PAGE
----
Friday, August 14, 2015

Government digital service designers need to start thinking with their stomachs

Traditionally governments have taken cues from banks and social networks for innovative ways to design online services to make them easier to use.

However it may be time for public servants to think about online service design with their stomachs.

I don't know how many public sector digital design professionals have visited McDonalds lately, but the new 'Create your taste' service provides an interesting approach to digital design.

Using relatively new touchscreens deployed in a number of stores, the interface used for building hamburgers employ a number of innovative navigational and selection approaches to create a usable and enjoyable experience.

I've taken several colleagues in and bought them a meal just to watch how they learn the interface and interact with the menu while designing their perfect meal.

None have needed any support to get started, with the menu providing a simple and intuitive way to progressively select ingredients.

All have found the experience a pleasant one - to the extent where one colleague recently went into a McDonalds seeking a 'create your taste' experience, but left when it didn't have a touchscreen.

Sure the McDonalds experience is just about designing a meal (although designing salad could be considered 'rocket' science), but the lessons around ease of use and delivering both a usable and enjoyable experience are consistent across all kinds of service delivery.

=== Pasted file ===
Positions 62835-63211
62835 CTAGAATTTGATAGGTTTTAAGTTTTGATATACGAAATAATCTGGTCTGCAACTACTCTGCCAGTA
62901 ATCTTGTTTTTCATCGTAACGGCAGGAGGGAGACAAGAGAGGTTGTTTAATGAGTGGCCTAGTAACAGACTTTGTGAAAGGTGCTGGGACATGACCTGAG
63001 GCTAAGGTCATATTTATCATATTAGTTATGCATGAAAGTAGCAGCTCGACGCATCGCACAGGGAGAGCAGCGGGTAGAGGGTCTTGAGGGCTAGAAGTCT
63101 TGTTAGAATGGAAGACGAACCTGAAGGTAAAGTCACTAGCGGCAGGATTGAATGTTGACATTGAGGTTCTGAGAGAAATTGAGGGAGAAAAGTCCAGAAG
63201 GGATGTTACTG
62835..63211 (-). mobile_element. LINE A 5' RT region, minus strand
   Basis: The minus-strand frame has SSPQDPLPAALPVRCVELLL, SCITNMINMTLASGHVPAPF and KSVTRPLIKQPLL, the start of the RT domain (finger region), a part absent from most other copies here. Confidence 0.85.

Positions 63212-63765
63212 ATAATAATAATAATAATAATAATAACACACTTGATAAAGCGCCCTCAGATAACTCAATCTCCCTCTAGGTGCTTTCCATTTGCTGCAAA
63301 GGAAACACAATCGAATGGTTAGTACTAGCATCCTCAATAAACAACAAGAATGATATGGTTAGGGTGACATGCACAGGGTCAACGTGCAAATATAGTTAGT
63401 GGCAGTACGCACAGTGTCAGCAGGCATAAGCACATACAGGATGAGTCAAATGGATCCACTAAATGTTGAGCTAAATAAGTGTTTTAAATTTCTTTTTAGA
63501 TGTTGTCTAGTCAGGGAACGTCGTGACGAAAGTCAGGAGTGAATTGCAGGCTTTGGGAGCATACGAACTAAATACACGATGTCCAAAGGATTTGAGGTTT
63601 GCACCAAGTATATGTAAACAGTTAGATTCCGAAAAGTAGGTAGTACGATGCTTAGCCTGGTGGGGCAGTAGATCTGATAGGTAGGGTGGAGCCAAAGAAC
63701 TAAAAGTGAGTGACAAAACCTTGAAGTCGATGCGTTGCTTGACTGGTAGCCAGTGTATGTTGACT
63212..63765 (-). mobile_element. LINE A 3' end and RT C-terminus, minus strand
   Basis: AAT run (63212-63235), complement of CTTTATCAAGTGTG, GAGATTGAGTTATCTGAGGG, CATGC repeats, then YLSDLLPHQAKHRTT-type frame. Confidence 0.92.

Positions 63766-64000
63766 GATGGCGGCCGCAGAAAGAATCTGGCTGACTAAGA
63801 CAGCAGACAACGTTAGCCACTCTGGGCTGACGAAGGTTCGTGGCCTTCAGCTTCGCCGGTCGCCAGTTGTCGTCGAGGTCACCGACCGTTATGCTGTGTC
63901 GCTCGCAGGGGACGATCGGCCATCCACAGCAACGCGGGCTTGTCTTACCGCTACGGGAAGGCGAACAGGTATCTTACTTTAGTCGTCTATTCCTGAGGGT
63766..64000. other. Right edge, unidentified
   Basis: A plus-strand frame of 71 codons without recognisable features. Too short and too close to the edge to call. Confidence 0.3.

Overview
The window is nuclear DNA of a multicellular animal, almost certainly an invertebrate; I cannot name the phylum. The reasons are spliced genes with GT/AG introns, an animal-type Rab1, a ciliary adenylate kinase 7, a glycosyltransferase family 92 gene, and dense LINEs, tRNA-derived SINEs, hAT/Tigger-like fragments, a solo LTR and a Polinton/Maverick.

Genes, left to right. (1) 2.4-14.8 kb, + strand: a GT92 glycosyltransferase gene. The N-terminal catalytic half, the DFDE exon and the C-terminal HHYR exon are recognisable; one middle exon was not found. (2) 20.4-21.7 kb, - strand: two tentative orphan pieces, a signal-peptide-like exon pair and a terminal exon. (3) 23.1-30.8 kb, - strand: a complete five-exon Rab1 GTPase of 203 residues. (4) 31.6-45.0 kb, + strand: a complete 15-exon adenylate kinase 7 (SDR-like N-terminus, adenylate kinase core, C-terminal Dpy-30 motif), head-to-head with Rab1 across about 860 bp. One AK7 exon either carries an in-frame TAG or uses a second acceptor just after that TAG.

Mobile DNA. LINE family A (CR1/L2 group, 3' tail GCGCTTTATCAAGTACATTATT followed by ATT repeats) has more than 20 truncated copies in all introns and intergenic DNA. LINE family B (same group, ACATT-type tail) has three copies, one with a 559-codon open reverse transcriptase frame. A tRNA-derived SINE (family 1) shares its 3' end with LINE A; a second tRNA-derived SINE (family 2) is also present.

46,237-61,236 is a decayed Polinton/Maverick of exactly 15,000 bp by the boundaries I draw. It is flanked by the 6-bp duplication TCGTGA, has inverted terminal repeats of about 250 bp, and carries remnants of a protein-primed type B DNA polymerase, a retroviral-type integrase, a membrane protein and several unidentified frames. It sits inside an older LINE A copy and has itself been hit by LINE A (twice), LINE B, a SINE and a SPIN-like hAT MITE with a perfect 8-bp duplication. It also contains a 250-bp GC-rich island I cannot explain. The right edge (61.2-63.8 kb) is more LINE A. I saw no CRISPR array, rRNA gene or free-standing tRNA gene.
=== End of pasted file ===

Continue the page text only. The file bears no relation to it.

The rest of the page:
Yes many government services may be complex, but that doesn't justify delivering a complex user experience. It simply means that more work is required to break down the process into easy steps, drop any unnecessary questions and make it clear upfront what people need in order to complete the process in one go.

If government can make online services appealing and remove the need for people to switch channels to complete a process, there's the potential for vast cost savings in face-to-face and phone transactions, plus the potential to reduce error rates.

Of course, the McDonalds example isn't the only one government service designers should be considering.

Dominos has taken a very interesting approach to real-time pizza tracking, from being made, through cooking and delivery to the customer's door. The example, highlighted by The Mandarin, is already being taken on board by the federal Department of Human Services, which hopes to make more Centrelink services just as simple to access and just as clear to their clients.

So if you're designing digital services for government, you may wish to take a long lunch or two to check out some of the digital service design being pioneered across different food establishments.

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